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GRAND RAPIDS, Mich. - At Spectrum Health, a major health-care system here, officials spent part of last week debating whether to move to “red status” in a show of how strained hospitals had become.

A flood of mostly unvaccinated covid-19 patients was arriving at emergency departments already packed with people suffering other medical issues, sending capacity to unprecedented levels. The only hesitation for Spectrum's decision-makers? Data suggested the covid surge was not over.

"We don't have a darker color," said Darryl Elmouchi, president of Spectrum Health West Michigan. "So if we're red now, what are we in two weeks?"

He and other leaders ultimately decided Thursday to make the change, upgrading the health-care system to the most serious tier for the first time since the pandemic began. In recent days, the state had emerged as a new covid hot spot, leading the nation in new infections and hospitalizations. By the end of last week, its seven-day average of new cases had hit a pandemic high. State leaders asked the U.S. Department of Defense to provide emergency hospital staffing to handle the surge - a request granted Wednesday.

Coronavirus cases are on the rise nationally, an unwelcome trend after leveling off earlier this fall. On Monday, the United States reported a seven-day daily average of just under 93,000 cases - an 18% jump from a week earlier, according to figures from a briefing by the White House covid-19 response team. Hospitalizations were also up, increasing 6% to about 5,600 patients admitted per day.


At least two dozen states have seen cases rise at least 5% in the past two weeks, with Michigan, Minnesota, New Mexico, New Hampshire and North Dakota each recording per capita jumps of more than 60%. Some highly vaccinated states, including Vermont and Massachusetts, were also seeing steep rises in cases.


The growing caseload across the country has raised the specter of another surge this winter - what would be the nation's fifth. Expert opinions vary, but Amber D'Souza, a professor of epidemiology at the Johns Hopkins Bloomberg School of Public Health, said a surge seems imminent. This one, though, could prove to be much milder than last winter's due to vaccines, boosters and therapeutics that were not available last year.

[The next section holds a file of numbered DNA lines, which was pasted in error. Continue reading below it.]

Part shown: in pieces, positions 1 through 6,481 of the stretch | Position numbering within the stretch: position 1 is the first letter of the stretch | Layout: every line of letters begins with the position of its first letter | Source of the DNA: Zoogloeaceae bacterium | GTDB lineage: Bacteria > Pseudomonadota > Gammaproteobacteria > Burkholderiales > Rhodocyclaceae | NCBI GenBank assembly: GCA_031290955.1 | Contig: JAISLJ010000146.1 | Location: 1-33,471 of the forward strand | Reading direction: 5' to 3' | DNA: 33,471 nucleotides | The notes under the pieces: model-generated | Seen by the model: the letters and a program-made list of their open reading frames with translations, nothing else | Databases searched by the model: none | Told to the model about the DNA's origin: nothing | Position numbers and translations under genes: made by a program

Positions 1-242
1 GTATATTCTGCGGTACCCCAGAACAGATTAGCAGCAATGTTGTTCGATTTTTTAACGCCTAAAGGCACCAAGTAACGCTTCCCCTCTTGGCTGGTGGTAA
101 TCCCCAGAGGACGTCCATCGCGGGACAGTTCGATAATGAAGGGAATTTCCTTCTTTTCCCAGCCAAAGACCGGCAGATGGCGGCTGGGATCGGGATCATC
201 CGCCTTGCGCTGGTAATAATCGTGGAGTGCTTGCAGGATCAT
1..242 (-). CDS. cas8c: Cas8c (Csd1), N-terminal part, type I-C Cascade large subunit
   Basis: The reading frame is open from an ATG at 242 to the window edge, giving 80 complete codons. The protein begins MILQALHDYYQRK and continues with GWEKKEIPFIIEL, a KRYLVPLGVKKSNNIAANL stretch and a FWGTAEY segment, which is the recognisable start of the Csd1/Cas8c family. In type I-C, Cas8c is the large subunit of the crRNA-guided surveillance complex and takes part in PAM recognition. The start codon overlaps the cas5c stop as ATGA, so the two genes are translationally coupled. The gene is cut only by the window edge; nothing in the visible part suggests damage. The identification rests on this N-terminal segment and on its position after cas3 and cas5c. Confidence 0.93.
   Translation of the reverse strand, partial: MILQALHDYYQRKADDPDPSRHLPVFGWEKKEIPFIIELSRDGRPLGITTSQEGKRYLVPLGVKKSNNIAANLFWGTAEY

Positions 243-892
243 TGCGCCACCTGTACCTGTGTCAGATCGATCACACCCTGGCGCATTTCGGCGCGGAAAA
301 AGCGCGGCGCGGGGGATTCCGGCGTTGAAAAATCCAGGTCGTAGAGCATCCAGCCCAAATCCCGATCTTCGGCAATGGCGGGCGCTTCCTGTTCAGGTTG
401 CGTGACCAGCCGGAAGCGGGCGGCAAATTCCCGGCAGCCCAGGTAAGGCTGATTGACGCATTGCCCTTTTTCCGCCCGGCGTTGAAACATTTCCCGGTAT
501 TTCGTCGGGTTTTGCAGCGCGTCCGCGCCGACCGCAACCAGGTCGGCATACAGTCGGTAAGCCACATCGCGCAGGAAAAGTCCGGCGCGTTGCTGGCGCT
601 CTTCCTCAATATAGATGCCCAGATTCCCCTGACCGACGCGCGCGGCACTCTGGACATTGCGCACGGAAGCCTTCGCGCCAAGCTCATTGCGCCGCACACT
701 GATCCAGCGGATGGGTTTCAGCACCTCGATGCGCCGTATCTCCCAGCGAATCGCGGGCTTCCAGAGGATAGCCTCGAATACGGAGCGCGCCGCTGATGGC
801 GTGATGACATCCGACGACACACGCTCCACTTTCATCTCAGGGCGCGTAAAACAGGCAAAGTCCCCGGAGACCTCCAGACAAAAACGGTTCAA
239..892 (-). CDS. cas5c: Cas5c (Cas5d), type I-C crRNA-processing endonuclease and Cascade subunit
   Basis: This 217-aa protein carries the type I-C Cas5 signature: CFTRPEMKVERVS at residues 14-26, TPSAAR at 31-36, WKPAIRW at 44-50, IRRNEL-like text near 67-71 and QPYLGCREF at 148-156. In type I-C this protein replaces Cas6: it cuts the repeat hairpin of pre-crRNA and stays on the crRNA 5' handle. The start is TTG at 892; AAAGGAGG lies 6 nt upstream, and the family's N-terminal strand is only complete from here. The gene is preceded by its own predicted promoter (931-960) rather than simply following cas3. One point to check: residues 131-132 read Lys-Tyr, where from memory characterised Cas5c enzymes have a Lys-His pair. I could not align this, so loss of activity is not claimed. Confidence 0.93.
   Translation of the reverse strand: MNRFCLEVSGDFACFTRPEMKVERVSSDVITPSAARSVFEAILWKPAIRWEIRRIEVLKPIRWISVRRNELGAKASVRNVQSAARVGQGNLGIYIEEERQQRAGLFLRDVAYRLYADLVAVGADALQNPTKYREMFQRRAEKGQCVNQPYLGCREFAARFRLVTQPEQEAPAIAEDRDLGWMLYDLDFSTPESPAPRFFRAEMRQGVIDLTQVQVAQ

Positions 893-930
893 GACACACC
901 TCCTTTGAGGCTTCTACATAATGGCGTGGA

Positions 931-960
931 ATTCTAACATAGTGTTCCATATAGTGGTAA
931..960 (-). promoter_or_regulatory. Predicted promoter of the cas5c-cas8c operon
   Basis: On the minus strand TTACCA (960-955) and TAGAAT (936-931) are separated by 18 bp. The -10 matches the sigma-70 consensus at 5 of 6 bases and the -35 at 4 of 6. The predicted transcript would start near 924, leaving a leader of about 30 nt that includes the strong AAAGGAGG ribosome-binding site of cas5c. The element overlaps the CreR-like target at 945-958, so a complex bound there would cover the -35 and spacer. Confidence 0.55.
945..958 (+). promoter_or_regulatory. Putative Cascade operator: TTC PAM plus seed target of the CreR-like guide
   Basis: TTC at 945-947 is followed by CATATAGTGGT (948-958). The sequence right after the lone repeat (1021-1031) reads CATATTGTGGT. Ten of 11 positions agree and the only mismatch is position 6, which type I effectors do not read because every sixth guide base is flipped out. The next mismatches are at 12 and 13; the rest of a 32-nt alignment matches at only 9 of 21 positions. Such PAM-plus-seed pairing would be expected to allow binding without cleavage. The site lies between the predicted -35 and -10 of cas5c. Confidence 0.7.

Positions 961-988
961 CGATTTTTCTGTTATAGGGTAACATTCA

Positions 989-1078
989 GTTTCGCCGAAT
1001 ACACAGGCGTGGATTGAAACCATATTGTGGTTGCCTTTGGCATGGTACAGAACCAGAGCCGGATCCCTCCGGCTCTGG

"We are absolutely heading into an additional wave this winter across the country that may hit at different times and it may be at different extents in different parts of the country," she said. "The good news is that we really do have hope that the toll from this wave this winter will be much less than last winter."

For now, Michigan appears to be experiencing the worst of it, with Minnesota following closely behind. The current surge is affecting "virtually every part of Michigan, both urban and rural," said Brian Peters, chief executive officer of the Michigan Health & Hospital Association, which represents all of the state's community hospitals.

In the two weeks between Nov. 8 and Nov. 22, cases in Michigan increased 86% and hospitalizations 37%, according to tracking by The Washington Post. The state on Monday reported 3,775 covid inpatients - more than anywhere else in the country.

Peters said current trends indicated the state could hit its peak of 4,640 hospitalizations, set in April 2020.

"Just doing the math, we are going to reach an all-time record high in hospitalizations in the not-too-distant future if this current surge does not reverse course," he said. "And we're not seeing anything that would tell us it's going to reverse course any time soon."


There were 4,090 covid patients in the state as of Wednesday.

In what feels like a flashback to an earlier phase of the pandemic, hospitals are now deferring nonessential procedures, adding beds, limiting visitors and warning of increased wait times. Some school districts canceled classes in the days leading up to Thanksgiving, pointing to increased cases and staffing shortages. The state Department of Health issued an advisory recommending everyone over 2 years old wear a mask, regardless of vaccination status.

The surge can be attributed to several factors. The baseline for cases was already high toward the end of the summer, said Spectrum Health's Elmouchi. Cold weather is driving more gatherings indoors, and a sizable portion of the public has stopped adhering to strict mitigation measures that were once common.

Hospitals in Michigan, like in other states with recent surges, are largely filled with people who have not gotten the coronavirus vaccine. The unvaccinated made up about three-quarters of cases, hospitalizations and deaths in the 30 days ending Nov. 5, according to the state health department. About 54% of Michiganders are fully vaccinated, trailing the national figure of 59%.

At this point in the pandemic, months after the shots became widely available, the state's health-care workers expected to see occasional ebbs and flows in case numbers. But not at this level.


"I think all of us had hoped that with relatively reasonable vaccination rates - and a year-plus under our belt - we would not get another surge like this," Elmouchi said.

Spectrum reported more than 370 people hospitalized with covid last week. The system has converted floors and tripled its intensive care unit space, yet there are still patients waiting for beds. Conference space and shared workspaces have been identified for conversion if the surge continues as expected. Elmouchi described the situation as “almost unmanageable.”